that emerges when the
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of the director field is non-zero. * To determine the optimal
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packing given a fixed protein backbone in protein structure prediction (see Self-consistent mean field (biology)). * To determine the elastic properties of a composite material. Variationally minimisation like mean field theory can be also be used in statistical inference.


Extension to time-dependent mean fields

In mean field theory, the mean field appearing in the single-site problem is a time-independent scalar or vector quantity. However, this isn't always the case: in a variant of mean field theory called dynamical mean field theory (DMFT), the mean field becomes a time-dependent quantity. For instance, DMFT can be applied to the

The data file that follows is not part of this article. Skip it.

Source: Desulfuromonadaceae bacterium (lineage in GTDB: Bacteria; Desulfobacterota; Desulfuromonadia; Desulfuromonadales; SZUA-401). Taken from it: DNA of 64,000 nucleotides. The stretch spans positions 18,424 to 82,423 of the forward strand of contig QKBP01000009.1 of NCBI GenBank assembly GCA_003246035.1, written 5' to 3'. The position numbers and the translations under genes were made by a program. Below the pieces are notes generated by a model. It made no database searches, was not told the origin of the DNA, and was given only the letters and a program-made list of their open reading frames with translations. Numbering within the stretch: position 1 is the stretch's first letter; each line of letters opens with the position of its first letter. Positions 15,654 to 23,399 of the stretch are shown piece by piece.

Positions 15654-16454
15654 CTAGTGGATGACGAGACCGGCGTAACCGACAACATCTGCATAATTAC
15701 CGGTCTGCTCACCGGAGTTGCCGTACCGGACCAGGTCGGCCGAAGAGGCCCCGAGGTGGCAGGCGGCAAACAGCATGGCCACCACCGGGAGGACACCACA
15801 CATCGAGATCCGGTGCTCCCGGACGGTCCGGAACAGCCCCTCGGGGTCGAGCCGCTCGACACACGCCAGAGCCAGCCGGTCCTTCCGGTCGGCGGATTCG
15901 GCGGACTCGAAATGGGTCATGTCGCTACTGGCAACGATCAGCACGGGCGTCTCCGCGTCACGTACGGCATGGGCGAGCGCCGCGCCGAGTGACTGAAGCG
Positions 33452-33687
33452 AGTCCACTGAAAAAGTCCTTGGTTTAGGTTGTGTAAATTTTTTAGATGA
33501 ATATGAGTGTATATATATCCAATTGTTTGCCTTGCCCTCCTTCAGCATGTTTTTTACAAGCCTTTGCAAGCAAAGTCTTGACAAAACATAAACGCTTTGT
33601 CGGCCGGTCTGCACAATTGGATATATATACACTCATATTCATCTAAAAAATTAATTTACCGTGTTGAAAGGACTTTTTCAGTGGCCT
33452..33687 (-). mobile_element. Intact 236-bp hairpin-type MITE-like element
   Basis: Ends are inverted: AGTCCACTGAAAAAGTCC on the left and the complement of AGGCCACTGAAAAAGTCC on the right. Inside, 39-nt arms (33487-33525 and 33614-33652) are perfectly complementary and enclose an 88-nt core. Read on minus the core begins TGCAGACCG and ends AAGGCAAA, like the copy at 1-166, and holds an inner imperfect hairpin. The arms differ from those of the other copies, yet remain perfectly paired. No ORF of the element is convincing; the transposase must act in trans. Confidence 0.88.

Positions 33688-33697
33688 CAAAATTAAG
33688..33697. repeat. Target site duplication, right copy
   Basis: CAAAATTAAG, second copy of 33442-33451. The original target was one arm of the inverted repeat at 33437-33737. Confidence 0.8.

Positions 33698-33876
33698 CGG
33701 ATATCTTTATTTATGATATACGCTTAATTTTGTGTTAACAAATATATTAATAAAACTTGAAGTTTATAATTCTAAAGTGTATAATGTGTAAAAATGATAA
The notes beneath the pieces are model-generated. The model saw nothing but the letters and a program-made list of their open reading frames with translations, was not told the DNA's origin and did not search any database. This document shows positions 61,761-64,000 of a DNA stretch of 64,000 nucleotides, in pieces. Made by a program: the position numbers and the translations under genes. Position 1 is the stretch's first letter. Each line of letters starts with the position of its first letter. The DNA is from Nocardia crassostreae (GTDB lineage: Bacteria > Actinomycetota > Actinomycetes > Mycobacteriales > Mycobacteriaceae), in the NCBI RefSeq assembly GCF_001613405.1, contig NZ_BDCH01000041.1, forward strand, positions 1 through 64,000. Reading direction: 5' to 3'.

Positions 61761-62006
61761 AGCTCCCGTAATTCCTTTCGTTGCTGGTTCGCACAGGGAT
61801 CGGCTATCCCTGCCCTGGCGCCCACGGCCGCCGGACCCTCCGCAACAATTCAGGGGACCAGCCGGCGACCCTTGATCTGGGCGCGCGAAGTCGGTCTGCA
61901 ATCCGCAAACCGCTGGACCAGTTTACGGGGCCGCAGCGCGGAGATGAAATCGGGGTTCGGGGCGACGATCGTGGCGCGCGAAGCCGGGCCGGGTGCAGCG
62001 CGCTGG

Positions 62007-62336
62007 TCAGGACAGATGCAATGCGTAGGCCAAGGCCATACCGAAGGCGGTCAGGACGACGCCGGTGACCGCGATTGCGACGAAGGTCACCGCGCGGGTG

Hubbard model The Hubbard model is an Approximation, approximate model used to describe the transition between Conductor (material), conducting and Electrical insulation, insulating systems. It is particularly useful in solid-state physics. The model is named ...
to study the metal–Mott-insulator transition.


See also

* Dynamical mean field theory * Mean field game theory * Generalized epidemic mean field model


References

{{DEFAULTSORT:Mean Field Theory Statistical mechanics Concepts in physics Electronic structure methods